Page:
New Mutants: Brazil was the working title of the planned sequel to The New Mutants. Antonio Banderas was in talks to portray Emmanuel Costa, the father of Roberto da Costa. He would have appeared in the post-credits scene of The New Mutants and had connections to the Hellfire Club. The film would have focused on Roberto and the New Mutants traveling to Brazil to reunite with Roberto's estranged archaeologist mother, whom Emmanuel would try to kill over his own business interests.[11]

Karma was planned to appear as a villain who would eventually join the heroes at the end of the film. The techno-organic alien Warlock was also going to appear, especially since he and Karma couldn't be included in the first film as Josh Boone wanted a core team to focus on.[11]

New Mutants: Inferno

The third and final movie of the New Mutants, planned by the director and writer Josh Boone, was to be a free adaptation of the Inferno saga. Boone also said that the movie was going to be focused on Magik.[11]

Boone said: "The third one was gonna be like a Magik, Anya Taylor-Joy-related Inferno one. We were ambitious in our minds."[11]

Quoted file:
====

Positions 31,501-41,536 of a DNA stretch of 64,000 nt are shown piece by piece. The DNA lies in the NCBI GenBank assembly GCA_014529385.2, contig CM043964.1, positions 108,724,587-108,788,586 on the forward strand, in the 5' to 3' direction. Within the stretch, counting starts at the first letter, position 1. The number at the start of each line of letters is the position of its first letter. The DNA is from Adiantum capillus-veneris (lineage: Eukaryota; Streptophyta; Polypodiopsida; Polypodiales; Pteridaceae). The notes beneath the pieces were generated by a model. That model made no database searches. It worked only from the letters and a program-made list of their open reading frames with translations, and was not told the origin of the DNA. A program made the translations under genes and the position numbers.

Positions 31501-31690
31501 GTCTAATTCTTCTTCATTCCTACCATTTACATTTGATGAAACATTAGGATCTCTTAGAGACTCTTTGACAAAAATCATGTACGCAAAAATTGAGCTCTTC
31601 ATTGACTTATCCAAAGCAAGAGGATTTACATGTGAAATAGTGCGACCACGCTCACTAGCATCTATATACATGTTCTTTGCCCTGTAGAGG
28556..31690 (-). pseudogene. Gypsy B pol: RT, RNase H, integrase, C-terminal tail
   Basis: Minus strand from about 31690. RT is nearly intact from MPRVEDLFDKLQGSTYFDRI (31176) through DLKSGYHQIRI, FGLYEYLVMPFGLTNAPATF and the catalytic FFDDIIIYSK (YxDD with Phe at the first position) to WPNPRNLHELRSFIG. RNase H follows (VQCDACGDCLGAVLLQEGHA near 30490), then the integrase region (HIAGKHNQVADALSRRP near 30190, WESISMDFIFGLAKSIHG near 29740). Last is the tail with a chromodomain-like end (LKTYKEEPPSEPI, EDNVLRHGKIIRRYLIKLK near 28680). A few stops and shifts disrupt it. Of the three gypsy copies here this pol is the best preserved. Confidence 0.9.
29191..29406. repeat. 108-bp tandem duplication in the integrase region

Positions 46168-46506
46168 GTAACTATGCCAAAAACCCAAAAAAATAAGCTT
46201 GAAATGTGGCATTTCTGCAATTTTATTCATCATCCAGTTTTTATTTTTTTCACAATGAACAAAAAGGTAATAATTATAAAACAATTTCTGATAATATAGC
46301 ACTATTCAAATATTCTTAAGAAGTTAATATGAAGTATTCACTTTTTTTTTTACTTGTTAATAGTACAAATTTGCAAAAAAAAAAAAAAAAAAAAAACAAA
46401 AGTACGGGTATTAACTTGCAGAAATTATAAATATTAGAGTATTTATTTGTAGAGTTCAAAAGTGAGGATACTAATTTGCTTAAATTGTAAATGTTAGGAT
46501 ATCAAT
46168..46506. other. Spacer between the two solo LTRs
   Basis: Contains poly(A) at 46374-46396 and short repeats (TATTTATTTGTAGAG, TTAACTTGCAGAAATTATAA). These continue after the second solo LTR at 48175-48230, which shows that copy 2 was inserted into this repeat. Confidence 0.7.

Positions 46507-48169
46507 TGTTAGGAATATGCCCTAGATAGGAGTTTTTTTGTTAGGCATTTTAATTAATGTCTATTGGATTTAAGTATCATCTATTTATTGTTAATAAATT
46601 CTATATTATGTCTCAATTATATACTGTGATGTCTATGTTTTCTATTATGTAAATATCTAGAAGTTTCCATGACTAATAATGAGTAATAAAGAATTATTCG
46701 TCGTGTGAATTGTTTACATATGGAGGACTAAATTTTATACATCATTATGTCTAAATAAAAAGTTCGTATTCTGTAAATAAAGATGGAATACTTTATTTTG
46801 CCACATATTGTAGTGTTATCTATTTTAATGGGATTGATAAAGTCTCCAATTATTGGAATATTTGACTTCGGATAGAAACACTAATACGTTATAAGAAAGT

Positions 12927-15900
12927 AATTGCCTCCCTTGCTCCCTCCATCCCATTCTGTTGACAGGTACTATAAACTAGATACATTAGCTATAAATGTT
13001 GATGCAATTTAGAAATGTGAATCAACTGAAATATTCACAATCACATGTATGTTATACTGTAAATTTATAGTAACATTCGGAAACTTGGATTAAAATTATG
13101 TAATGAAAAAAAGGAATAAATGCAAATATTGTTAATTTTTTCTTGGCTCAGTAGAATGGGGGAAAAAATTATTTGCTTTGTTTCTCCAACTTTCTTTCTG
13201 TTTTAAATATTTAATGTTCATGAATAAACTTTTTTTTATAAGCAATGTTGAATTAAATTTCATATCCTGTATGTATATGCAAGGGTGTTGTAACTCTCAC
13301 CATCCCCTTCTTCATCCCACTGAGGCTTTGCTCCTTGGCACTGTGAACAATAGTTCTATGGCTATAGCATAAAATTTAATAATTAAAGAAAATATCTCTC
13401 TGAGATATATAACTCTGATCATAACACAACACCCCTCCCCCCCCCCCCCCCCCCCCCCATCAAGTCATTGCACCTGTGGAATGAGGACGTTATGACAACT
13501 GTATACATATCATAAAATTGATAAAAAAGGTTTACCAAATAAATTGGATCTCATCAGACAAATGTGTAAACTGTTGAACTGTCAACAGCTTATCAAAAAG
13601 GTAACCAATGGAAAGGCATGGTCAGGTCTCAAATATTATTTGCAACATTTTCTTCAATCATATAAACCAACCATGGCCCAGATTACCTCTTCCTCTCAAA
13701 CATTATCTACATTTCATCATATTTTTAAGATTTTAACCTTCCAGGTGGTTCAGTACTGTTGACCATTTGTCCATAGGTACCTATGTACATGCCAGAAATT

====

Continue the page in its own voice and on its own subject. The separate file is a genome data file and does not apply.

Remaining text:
Alpha Flight and Exiles

Multiple Man

Kitty Pryde

X-Men: Fear the Beast

X-Men: Fear the Beast was the title of a spin-off film pitched by Byron Burton, former assistant to editor/composer John Ottman while he was working on X-Men: Apocalypse. Ottman was skeptical of the idea that Beast could carry his own film, but when Burton said he could complete a script in two weeks, Ottman gave the aspiring screenwriter a chance to prove the idea could work.[12]

After reading Burton's draft, Ottman decided to join the project and rework the script as a $90 million film. Fear the Beast would have been set in the late '80s, opening in a snow-covered Inuit village that was being stalked by a mysterious creature. Ottman likened the film to John Carpenter's The Thing, due to both settings involving an "inhospitable environment". The story would then jump forward to Hank McCoy living in the X-Mansion, where he would be struggling to keep his mutation under control with a serum that was introduced in X-Men: Days of Future Past. His beastly nature surfaced during a Danger Room sequence, where the "Friends of Humanity" would have also made an appearance. Early in the first act, it would be revealed that Hank had been helping a scientist with a similar mutation.[12]